Artificial Intelligence is not a hype. After a slow start in the 20th century, we now see more and more applications of AI, particularly indoors (robot vacuum cleaners, smart installations for climate control) and our personal space (bio-sensors). In the outdoor space, AI is seen much less often, but the technical infrastructure is developing rapidly and new possibilities emerge UrbanUX investigated which innovations can be realised with AI in the public outdoor environment.
In the Mariahoeve neighbourhood of The Hague, a park is being revamped. The neighbourhood manager, as representative of the municipality, invited inhabitants to design three variants for the park, with the aid of specialists and using 3D modelling tools. The three designs were then presented to all neighbourhood inhabitants, using Virtual Reality, who voted for their preferred design. Three forms of VR were utilised and evaluated in this research project.
The project has two objectives: consulting the municipality in communicating the design variants to the public; and investigating the effectiveness and validity of the different forms of VR and their effect on the engagement of inhabitants in the decision-making process.
In many neighbourhoods, inhabitants are disturbed by speeding traffic in their street. Often one feels powerless because no action can be taken. There is no evidence and often we do not know who was speeding. Can we use technology to allow the inhabitants to measure the speed of passing traffic? If so, what will they do with this information? Share it amongst each other, or with the police? This project addressed both the technical challenge and the social impact. We collaborated with ICX – The Hague International Center for Civic Hacks.
Discussions in online social media are generally presented in a linear manner, often in a single timeline that shows reactions in chronological order (such as Twitter). In some media, such as forums, branches are shown that collect reactions to reactions in threads of conversations. Also here, the discussion is structured on the basis of chronology.
Readers or participants in such discussions must read the entire timeline to know what is being discussed and to contribute meaningfully. In practice, this rarely happens: people often react only on the basis of a small selection of comments they have read, e.g., at the end of the timeline. This may have a negative effect on the quality of such discussions. There is no contribution to a deepened and nuanced exchange of opinions, as is the case in physical meetings
Every day, we communicate with means that bridge the limitations of time and place, such as phones, email, chat, social media. This project explores concepts for location-bound asynchronous communication: how can we leave messages for other people in particular places? What applications of such technology could be meaningful? This project has led to very inspiring and strong concepts for new forms of encounters and social activities.
For the development of a neighbourhood, it is important to have insight in what is going on in the neighbourhood, for various social professionals working there, but also for the inhabitants. The collaboration between citizens and professionals gets more and more important. In this project, an app is designed that allows inhabitants to map out important issues in their neighbourhood. This may concern issues to do with the physical environment (e.g. stray waste) but also issues that relate to social conditions (e.g. support for a neighbourhood activity).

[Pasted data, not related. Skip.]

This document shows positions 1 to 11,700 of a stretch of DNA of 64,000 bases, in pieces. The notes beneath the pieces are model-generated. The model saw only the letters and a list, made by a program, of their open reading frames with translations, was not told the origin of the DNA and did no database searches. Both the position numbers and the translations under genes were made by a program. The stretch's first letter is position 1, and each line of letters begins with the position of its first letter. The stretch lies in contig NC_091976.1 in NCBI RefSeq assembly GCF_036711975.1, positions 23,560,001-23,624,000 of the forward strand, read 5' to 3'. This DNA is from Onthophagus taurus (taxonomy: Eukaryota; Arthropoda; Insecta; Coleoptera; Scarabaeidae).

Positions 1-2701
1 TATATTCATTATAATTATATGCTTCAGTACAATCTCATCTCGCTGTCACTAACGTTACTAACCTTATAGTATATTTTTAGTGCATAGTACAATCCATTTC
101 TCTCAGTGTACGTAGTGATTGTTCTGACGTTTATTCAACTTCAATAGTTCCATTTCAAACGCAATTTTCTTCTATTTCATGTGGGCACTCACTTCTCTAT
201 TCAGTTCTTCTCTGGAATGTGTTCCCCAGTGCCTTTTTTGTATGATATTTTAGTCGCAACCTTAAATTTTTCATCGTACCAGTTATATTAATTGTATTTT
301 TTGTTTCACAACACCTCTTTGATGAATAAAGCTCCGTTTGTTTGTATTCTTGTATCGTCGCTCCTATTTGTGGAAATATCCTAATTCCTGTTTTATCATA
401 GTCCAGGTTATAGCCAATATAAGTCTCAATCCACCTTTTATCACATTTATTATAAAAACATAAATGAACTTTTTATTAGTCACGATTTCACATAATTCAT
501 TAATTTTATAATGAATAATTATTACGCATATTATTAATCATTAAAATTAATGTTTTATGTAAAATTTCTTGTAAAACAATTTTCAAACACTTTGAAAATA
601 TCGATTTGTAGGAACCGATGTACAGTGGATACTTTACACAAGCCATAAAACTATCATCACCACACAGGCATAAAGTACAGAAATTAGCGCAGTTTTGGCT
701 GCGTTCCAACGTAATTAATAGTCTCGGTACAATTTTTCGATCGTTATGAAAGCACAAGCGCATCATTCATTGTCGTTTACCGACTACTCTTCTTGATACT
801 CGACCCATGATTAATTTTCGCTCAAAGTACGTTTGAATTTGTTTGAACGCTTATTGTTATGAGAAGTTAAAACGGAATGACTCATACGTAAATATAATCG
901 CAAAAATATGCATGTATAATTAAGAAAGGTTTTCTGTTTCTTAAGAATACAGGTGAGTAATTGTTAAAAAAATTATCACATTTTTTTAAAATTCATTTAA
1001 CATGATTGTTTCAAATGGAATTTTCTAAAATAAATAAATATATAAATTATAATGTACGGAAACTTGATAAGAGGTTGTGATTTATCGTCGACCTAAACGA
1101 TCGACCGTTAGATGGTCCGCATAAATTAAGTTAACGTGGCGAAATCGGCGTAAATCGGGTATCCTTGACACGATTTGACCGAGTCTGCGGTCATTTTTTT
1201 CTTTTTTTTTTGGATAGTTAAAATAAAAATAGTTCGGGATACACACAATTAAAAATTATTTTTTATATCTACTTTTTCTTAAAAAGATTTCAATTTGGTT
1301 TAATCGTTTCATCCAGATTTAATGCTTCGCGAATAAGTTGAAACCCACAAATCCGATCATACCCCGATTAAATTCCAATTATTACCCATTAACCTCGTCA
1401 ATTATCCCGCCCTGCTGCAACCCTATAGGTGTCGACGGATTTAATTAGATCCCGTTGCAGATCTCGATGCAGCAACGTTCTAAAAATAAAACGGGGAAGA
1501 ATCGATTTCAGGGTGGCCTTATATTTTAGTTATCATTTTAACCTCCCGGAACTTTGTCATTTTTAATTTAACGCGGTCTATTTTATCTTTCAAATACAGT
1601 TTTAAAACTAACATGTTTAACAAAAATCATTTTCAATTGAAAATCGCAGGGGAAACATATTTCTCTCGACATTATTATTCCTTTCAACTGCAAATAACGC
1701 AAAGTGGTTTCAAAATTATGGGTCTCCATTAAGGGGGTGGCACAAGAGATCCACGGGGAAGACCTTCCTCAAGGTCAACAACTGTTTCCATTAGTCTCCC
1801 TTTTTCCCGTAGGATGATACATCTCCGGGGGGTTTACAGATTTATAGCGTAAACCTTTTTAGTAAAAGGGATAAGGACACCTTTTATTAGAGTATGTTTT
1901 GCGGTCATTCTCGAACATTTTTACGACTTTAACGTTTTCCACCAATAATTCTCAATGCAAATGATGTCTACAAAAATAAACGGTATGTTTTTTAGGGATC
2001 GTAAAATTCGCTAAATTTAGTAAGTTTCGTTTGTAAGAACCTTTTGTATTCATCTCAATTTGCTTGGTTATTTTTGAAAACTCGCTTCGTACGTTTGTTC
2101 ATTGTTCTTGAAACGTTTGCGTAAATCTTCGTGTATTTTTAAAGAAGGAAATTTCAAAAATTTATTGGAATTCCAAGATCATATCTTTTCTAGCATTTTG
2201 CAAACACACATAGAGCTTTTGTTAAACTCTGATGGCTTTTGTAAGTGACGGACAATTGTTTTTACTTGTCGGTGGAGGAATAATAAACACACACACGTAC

The app can help citizens to express their wishes and literally map them, to get into discussions about such issues, to generate ideas together and take action collectively. The professionals in the neighbourhood use the app to gain insight in what’s at stake and to communicate with inhabitants. This project has iteratively generated a number of solutions for the Citizen-Pro app.
Most car drivers use a navigation system that can help find the best route and often also a closed parking garage. These systems, however, do not help finding a parking spot in the street. In this project, we investigate and design an app that makes this possible.
In The Hague, the crossing of Spui and De Grote Marktstraat/Kalvermarkt, is busy and complex because of the many different types of transport and because there is nog marking, no signage on the road or on traffic signs. In this scarcely regulated area, people use human communication to safely find their way through the seeming chaos, with any apparent problems. But what if soon autonomous vehicles will appear? Buses and taxis without driver? How will we communicate with them, if there’s no driver to look into the eyes?
In this project we analysed, through field research, the human behaviour and interactions in the crossing, in order to explore the solutions for interactions with non-human road users.
With the introduction of email, sending messages and letters has nog only become easier, but also faster. In general, we experience this as an optimisation and improvement of the physical letters we used to send. yet, sending mail on paper, in an envelope, certainly had its charm that we rarely experience any longer. This project is a search for new forms of communication that function with modern technology but retain the type of charm that hand-written paper post possessed. It appears to be difficult to let go of existing metaphors and known forms of interaction.
Buskers, musicians in the street, receive donations in cash, but society is rapidly moving towards plastic money or virtual payment methods. What to do when no-one has coins in their pockets? The challenge in this project is to create a convincing, robust and reliable payment method that can be used quickly and effectively by passers-by to make small donations to buskers The results from this project were surprisingly versatile.